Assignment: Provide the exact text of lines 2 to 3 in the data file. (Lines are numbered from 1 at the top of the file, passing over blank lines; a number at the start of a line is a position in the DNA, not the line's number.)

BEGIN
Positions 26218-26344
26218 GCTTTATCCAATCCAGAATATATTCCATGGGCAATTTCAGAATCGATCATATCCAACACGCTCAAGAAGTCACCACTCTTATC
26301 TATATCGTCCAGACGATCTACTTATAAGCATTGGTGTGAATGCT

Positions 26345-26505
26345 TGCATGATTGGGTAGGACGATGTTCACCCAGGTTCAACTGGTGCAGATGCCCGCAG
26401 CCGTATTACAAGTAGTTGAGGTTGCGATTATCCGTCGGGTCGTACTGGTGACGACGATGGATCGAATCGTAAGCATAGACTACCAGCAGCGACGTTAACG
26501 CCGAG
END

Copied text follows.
26218 GCTTTATCCAATCCAGAATATATTCCATGGGCAATTTCAGAATCGATCATATCCAACACGCTCAAGAAGTCACCACTCTTATC
26301 TATATCGTCCAGACGATCTACTTATAAGCATTGGTGTGAATGCT